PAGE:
Eating Down Under

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Carveries, battered sav, postcolonial teatime, bizarre etiquette, roo steak, polyester kimonos, interminable Mondays & New Zealand.


For several years, I traveled back and forth to New Zealand. I was a guest speaker at two universities, hosted by well-known feminist scholars, and setting up these visits introduced me to the bizarre etiquette of corresponding with women who lived one day into the future. Our e-mails were like vignettes from The Twilight Zone: I pressed “send” while sitting in America on a Tuesday, and an instant reply came back from Auckland dated Wednesday, a kind of voice from Tomorrowland.

Each time I flew down under, I lost an entire day, perhaps departing on Thursday and arriving on Saturday; one of my travel journals mourned, “I had no May 19th this year.” But then, on the return flight, I had to live the same Monday over and over and over again—leaving early on Monday morning from New Zealand, flying for twelve to fourteen hours, only to land early on Monday morning in Los Angeles. On such flights I could estimate the passage of real time only by feeling the stubble of hair growing back on my shaven legs. I could also contemplate my fading attractiveness by perusing the world’s tackiest in-flight magazine, Woman’s Day, which included topless photos of celebrities and actual measurements of Kiwi and Aussie actresses’ breasts, butts and underwear sizes. Twelve-hour flights passed cozily enough due to the endless, free-flowing and excellent native wines served up gratis by Air New Zealand. These wines could (and did) lull dazed passengers into contented slumber, but on my first trip south of the equator I woke myself up in the middle of the night to see if the water in the bathroom sink really had started to drain counterclockwise.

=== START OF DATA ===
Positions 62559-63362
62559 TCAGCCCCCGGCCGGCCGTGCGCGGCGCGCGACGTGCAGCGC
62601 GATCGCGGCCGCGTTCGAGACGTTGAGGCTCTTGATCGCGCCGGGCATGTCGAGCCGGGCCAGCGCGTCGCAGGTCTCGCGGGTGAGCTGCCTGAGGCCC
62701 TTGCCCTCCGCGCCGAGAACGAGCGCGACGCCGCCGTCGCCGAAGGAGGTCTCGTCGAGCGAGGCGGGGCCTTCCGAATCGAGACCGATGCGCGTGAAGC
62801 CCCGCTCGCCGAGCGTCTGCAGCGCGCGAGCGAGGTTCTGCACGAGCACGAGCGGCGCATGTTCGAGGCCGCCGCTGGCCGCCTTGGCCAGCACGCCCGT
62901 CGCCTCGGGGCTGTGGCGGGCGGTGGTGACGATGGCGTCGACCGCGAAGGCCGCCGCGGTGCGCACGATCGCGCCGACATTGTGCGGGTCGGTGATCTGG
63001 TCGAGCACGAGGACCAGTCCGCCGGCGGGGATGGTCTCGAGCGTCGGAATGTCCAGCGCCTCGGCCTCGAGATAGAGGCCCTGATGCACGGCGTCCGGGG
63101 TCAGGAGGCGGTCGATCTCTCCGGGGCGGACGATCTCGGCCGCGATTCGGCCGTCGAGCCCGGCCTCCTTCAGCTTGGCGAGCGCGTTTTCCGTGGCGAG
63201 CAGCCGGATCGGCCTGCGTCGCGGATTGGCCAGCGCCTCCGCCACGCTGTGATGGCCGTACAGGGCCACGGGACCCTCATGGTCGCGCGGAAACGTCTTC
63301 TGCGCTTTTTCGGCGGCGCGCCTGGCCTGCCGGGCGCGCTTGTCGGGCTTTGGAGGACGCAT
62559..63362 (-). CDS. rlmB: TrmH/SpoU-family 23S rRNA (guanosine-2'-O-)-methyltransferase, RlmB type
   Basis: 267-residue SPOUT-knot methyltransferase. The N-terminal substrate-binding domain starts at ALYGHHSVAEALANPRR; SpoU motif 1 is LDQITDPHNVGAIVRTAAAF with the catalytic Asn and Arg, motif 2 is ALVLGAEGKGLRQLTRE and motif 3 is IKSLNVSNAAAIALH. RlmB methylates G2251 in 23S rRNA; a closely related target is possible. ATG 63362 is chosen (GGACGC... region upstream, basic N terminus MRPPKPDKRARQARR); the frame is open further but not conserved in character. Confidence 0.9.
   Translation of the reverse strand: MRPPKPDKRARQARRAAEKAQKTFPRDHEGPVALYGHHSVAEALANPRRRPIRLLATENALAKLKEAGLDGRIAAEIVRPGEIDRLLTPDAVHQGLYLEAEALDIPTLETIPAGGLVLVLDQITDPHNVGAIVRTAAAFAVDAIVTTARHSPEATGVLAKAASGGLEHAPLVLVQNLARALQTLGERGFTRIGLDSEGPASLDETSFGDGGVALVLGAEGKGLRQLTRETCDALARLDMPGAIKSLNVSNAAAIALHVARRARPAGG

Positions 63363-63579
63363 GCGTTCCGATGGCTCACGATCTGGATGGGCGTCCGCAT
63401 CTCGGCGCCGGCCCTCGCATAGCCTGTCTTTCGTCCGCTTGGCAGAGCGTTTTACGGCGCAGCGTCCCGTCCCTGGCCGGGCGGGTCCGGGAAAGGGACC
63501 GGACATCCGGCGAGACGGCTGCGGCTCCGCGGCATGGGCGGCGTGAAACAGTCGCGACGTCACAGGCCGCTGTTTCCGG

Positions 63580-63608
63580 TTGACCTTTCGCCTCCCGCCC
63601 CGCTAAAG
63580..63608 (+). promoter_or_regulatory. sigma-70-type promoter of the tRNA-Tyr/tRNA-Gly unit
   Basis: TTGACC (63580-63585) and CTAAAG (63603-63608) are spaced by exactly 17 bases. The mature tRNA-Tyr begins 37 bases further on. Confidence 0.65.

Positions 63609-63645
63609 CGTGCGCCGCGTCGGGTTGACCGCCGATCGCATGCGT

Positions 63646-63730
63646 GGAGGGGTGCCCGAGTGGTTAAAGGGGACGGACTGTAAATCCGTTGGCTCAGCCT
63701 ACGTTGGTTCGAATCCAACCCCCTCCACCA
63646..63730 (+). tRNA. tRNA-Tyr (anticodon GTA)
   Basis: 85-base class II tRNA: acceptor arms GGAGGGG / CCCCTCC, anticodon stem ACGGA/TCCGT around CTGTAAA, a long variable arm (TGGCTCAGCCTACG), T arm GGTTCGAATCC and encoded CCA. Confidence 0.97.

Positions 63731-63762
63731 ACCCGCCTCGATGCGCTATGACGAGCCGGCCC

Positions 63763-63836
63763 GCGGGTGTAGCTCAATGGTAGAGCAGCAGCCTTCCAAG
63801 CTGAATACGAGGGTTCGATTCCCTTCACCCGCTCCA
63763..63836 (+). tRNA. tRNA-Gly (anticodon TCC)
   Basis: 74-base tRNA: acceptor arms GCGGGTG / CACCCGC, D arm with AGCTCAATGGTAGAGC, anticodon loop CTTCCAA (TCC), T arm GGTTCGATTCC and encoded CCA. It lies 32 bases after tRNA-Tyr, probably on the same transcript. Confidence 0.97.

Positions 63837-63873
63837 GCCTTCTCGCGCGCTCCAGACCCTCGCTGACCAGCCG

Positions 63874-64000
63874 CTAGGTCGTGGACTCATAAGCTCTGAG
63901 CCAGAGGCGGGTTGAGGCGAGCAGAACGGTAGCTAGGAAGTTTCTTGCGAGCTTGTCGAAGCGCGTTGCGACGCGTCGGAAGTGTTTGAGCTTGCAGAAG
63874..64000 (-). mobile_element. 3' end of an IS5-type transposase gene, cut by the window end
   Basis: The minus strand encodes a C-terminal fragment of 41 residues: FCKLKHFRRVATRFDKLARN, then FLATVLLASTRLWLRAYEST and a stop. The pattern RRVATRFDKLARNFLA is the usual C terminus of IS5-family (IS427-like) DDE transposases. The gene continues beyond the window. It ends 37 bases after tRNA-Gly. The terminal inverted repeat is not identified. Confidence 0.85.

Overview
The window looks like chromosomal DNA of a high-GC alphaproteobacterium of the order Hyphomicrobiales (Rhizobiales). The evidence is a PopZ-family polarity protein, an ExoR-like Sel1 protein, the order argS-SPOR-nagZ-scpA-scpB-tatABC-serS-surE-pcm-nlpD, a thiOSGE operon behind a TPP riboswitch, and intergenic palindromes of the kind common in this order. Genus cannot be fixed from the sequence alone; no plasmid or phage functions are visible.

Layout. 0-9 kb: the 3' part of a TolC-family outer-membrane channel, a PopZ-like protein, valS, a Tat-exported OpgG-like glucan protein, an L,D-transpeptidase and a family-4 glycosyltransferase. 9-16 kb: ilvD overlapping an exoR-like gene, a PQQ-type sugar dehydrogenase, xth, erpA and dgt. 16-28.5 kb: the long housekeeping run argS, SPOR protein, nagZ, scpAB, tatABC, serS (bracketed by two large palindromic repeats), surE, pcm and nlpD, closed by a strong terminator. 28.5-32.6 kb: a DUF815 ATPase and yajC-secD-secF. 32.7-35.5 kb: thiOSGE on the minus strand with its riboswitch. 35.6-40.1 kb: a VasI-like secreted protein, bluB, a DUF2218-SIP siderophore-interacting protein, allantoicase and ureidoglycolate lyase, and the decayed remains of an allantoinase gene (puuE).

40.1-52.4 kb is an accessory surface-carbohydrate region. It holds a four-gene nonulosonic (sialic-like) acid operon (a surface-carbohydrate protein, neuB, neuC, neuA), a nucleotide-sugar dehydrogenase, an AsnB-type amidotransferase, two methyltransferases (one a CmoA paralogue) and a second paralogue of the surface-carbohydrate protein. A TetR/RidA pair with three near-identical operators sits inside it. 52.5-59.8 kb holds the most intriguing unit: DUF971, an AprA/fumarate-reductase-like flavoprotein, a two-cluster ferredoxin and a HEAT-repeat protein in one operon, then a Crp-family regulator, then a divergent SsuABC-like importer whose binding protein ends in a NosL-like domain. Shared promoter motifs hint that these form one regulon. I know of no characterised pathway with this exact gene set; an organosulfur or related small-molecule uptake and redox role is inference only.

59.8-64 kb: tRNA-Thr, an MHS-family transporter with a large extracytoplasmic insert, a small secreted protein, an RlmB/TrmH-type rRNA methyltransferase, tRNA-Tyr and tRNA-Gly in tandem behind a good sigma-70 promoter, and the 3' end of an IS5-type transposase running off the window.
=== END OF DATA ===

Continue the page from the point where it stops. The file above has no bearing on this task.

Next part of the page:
My bus mate was a sixteen-year-old Maori girl named Davinia, who told me about the All Blacks, Tall Blacks, Gal Blacks and competitive netball; outside our window, I spotted a Welsh-themed restaurant, rather out of place amid the beach bungalows, palm bushes and orange fire plants, Live Volcano and Penguins Crossing signs.


As an English-speaking American heading to a one-time outpost of the British Empire, I assumed that language wouldn’t be a problem in New Zealand and that food would be “safe,” possibly even familiar: postcolonial teatime fare, toast, butter and jam. These were very attractive travel advantages, especially as my last overseas talk had been in Israel, where I stumbled through a speech in Hebrew under armed guard, and stayed in dubious hostels on a diet of rancid falafel. But soon enough I discovered that I had no idea what I was eating in New Zealand and, on a side trip, in Australia.